Why an anti-bot group?
Botnets have long been a favored attack mechanism of malicious actors. A recent evolution in botnet innovation has been the introduction of server-based bots as an alternative to single user personal computers. The access to vastly greater upload bandwidths and higher compute performance has attracted the same adversaries who have built and operated earlier botnets.
As cloud computing is rapidly becoming the primary option for server-based computing and hosted IT infrastructure, CSA as the industry leader has an obligation to articulate solutions to prevent, respond and mitigate against botnets occurring on cloud infrastructure. The CSA Anti-Bot Working Group is the primary stakeholder for coordinating these activities.
As part of its charter, the group expects to publish two key pieces of research related to botnets – Fundamental Anti-Bot Practices for Cloud Providers, and an Anti-Bot Toolkit Repository for Cloud Providers.
For more information about the working group, visit: https://cloudsecurityalliance.org/research/antibot
December 3, 2013 | Leave a Comment
There’s been a lot of noise around the establishment of new working groups at this year’s Congress and today we’d like to also introduce another important addition: the Virtualization Working Group. Chaired by Kapil Raina of Zscaler, the Virtualization Working Group is chartered to lead research into the combined virtualized operating system and SDN technologies. The group will build upon existing Domain 13 research and provide more detailed guidance as to threats, architecture, hardening and recommended best practices.
Why a Virtualization Working Group?
Virtualization is a critical part of cloud computing. Virtualization provides an important layer of abstraction from physical hardware, enabling the elasticity and resource pooling commonly associated with cloud. Virtualized operating systems are the backbone of Infrastructure as a Service (IaaS).
The CSA Security Guidance for Critical Areas of Focus in Cloud Computing focused exclusively on virtualized operating systems in Domain 13. Recent developments in software defined networking (SDN) show great potential to virtualize data networks in the same way that operating systems have been virtualized. Additionally, the future integration and potential convergence of virtualization of operating systems and networks promise to greatly impact the next generation of cloud architectures. The security issues and recommended best practices of this broader view of virtualization merit additional focused research from a reconstituted version of the CSA Virtualization Working Group.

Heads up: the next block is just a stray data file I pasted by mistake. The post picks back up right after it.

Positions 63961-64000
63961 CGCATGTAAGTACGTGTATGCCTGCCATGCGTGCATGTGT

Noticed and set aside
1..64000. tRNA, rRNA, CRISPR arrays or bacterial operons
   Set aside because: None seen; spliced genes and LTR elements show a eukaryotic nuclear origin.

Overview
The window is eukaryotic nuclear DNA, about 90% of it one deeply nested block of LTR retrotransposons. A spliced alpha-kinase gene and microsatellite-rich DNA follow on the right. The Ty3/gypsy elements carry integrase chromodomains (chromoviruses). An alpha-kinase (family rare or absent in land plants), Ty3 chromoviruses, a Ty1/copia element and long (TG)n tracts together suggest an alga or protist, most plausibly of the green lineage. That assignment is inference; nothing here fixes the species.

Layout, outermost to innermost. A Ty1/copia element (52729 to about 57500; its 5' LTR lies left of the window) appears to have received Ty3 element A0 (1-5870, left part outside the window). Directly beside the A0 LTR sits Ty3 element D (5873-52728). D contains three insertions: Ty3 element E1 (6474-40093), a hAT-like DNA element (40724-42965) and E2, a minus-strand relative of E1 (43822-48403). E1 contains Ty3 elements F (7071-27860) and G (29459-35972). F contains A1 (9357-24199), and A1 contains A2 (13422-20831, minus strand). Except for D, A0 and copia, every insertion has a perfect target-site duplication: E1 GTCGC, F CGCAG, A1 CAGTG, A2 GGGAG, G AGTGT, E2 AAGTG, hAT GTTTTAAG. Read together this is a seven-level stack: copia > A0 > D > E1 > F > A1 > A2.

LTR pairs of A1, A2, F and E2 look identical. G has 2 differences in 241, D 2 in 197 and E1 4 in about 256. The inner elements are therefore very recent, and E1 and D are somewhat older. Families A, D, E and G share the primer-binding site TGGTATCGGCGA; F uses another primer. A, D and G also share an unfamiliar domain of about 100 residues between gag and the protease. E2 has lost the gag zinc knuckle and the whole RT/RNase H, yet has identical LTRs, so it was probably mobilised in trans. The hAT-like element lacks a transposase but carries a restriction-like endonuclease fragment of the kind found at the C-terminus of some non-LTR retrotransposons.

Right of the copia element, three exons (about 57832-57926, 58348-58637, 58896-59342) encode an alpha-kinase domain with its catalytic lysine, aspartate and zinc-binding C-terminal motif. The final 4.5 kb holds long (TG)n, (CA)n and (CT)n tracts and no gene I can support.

As part of its charter, the CSA Virtualization Working group plans to publish a Domain 13 Virtualization Whitepaper as part of the CSA Security Guidance for Critical Areas of Focus in Cloud Computing. The paper is scheduled for release at the upcoming RSA Conference taking place in February.
For more information about the working group, visit https://cloudsecurityalliance.org/research/virtualization/
December 3, 2013 | Leave a Comment
At CSA Congress 2013 this week we are announcing the open review period of the Consensus Assessments Initiative Questionnaire (CAIQ) v.3 and we hope you will take a few moments and provide your input to this very important initiative. Lack of security control transparency is a leading inhibitor to the adoption of cloud services. The Cloud Security Alliance Consensus Assessments Initiative (CAI) was launched to perform research, create tools and create industry partnerships to enable cloud computing assessments.
The CSA is focused on providing industry-accepted ways to document what security controls exist in IaaS, PaaS, and SaaS offerings, providing security control transparency. CAIQ, by design, is integrated with and will support other projects from our research partners. The CAIQ Questionnaire is available in spreadsheet format, and provides a set of questions a cloud consumer and cloud auditor may wish to ask of a cloud provider. It provides a series of “yes or no” control assertion questions which can then be tailored to suit each unique cloud customer’s evidentiary requirements.